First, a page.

It is important that we be responsible for our own health and fitness. A fulfilled life is not merely financially comfortable but also has a pronounced sense of wellbeing. And the first step is having adequate awareness. Falling in line with this, every young woman today needs to be aware of HPV.
Gynaecologists recommend early education about HPV. Infact last few years have been witness to the trend of increased number of drives to create awareness about HPV Vaccine. Why is this vaccine crucial? What ailment does it address?
Human papillomavirus (HPV) infection is now a well-established cause of cervical cancer and there is growing evidence of HPV being a relevant factor in other anogenital cancers (anus, vulva, vagina and penis) as well as head and neck cancers
as stated by ‘Human Papillomavirus and Related Diseases Report ‘ published on 27th June 2017. One of the many risks posed by HPV is cervical cancer and many of us, don’t even know about it. Studies show that the virus affects almost of all us at some point in our life. Thanks to our immune system, it is out of our body in maximum two years. It is more fatal because it poses no symptoms in early stages.
What is HPV?
A most common form of virus, HPV has been identified in about 150 forms, but only 15 types are fatal. HPV 16 and 18 are majorly responsible for genital warts and cancer. Cervical cancer is the most common outcome of this evil. Transferred form skin-to-skin contact, a person after the age of 15 years (on an average) is most exposed to this virus, as he or she becomes sexually active. Both men and women can be affected by HPV. Huffpost.in states, “Cervical cancer, mainly caused by Human Papillomavirus infection, is one of the leading cancers in Indian women. Cervical cancer kills roughly 67,477 Indian women annually.” Human Papillomavirus and Related Diseases Report further adds,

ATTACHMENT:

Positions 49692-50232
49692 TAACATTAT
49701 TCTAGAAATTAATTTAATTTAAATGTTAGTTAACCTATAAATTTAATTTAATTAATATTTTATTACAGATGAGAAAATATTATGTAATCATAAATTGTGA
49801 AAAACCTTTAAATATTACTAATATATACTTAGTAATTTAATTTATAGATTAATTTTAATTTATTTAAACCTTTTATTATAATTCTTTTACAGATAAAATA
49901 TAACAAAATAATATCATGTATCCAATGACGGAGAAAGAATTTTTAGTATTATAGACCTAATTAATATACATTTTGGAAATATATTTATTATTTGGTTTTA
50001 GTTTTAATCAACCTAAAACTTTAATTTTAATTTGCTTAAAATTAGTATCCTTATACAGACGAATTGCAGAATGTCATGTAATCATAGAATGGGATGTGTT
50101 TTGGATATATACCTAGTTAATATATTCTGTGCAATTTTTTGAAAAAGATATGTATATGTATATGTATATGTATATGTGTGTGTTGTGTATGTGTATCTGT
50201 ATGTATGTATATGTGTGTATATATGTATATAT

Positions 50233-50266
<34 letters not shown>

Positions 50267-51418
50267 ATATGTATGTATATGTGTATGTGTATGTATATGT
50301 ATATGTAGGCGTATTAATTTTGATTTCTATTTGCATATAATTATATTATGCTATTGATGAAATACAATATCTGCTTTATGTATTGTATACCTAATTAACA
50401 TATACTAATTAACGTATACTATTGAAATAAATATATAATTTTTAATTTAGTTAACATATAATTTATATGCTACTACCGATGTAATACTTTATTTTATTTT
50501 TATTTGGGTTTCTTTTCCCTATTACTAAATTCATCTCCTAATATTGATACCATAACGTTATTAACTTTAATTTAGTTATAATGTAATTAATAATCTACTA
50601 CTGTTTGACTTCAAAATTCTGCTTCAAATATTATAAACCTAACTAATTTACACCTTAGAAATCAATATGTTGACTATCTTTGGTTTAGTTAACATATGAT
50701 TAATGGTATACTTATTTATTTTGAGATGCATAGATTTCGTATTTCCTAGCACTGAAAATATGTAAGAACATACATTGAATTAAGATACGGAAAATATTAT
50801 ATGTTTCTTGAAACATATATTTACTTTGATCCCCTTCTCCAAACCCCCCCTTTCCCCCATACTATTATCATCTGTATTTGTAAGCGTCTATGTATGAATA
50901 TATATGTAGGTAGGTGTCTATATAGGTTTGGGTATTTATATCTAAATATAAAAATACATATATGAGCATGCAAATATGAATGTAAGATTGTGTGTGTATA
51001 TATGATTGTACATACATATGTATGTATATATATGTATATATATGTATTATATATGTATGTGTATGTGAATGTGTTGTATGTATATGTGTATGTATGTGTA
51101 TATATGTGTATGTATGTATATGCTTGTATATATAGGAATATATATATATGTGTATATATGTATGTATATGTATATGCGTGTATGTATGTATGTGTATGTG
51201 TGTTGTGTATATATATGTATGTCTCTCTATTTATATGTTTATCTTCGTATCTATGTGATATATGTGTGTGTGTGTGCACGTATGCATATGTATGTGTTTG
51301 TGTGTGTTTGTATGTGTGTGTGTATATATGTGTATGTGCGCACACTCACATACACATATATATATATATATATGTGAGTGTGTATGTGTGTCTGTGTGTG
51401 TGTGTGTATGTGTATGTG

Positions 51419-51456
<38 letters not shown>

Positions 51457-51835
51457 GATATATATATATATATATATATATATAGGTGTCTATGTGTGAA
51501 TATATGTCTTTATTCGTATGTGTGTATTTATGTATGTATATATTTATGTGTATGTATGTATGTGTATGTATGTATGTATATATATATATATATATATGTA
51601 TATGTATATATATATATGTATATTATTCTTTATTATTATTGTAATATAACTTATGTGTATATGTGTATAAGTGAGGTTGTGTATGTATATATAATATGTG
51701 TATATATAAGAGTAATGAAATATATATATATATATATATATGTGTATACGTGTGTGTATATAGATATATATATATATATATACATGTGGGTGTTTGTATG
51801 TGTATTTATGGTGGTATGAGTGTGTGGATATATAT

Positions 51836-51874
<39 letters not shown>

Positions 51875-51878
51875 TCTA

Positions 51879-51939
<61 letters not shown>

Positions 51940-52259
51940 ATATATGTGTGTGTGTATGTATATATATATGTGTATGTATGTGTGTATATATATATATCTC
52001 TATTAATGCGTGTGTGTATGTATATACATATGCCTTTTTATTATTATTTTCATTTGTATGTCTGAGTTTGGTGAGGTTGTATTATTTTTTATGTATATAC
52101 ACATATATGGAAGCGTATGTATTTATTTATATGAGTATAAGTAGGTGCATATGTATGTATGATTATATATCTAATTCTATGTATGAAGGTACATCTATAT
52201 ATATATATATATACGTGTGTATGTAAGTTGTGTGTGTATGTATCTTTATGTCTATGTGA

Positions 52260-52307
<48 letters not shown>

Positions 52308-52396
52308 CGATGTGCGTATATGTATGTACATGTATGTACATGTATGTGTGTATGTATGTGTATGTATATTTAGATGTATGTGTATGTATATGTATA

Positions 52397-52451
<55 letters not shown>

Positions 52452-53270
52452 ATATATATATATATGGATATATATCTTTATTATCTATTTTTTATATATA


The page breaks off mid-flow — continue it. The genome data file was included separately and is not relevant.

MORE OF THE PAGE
Human Papillomavirus and Related Diseases Report states that about 469.1 million women (15 years or above) are at a risk of cervical cancer. The reported number of cases of cervical cancer are 1,22,844 and deaths because of cervical cancer are 67,477.
Who can get Affected by HPV?
Both guys and girls from age of 11 to 21 and 11 to 26 respectively can take this vaccination. However, the vaccination is approved from the age of 9 onwards. For kids to teen, that is 9-14, two shots are to be taken within a span of 6 to 12 months and for teens to young adults, three shots needs to be taken within a period of 6 months. The younger a person is the better results can be registered because of better immune response. It is said that women who are above 26 years of age might have already been exposed to the virus because of the sexual activeness, which means they are already exposed to the virus. That’s why the purpose of vaccination after the age of 26 gets defeated. Even though the vaccination can be taken up to the age of 45 years.
Why is HPV Vaccination Important for Young Women?
Young girls in their late teens and early 20s are most exposed to the virus the most. The virus might be dormant and if not washed out of the body can pose life threatening diseases like cervical cancer in women and less common forms of cancer like that of the anus, vagina, vulva and oropharynx. At an early age, the immune system is more active and will register better results. As you get older, the chances of vaccination to administer diminishes. Huffpost further adds:
The two HPV vaccines currently available in India are bivalent (Cervarix, Rs 2190 per dose) and quadrivalent (Gardasil, Rs 3000 per dose.) The Nonavalent, which is considered to be the most effective in the West, is extremely expensive and currently not available in India as it is still not approved by Drug Controller General of India (DCGI).
This vaccination is totally safe and has shown no side effects. It does not lead to infertility either, however, pregnant women should not take the vaccination.
If you yourself, or your children, friend, sister, or neighbor has somebody who is in the right age group, please educate them and encourage them to take the vaccination.
Let us take care of our health and fight this evil together.
Image Source: Image 1: science examiner.com Image 2: thedoctorweighsin.com Image 3: Louisacountypublichealth.com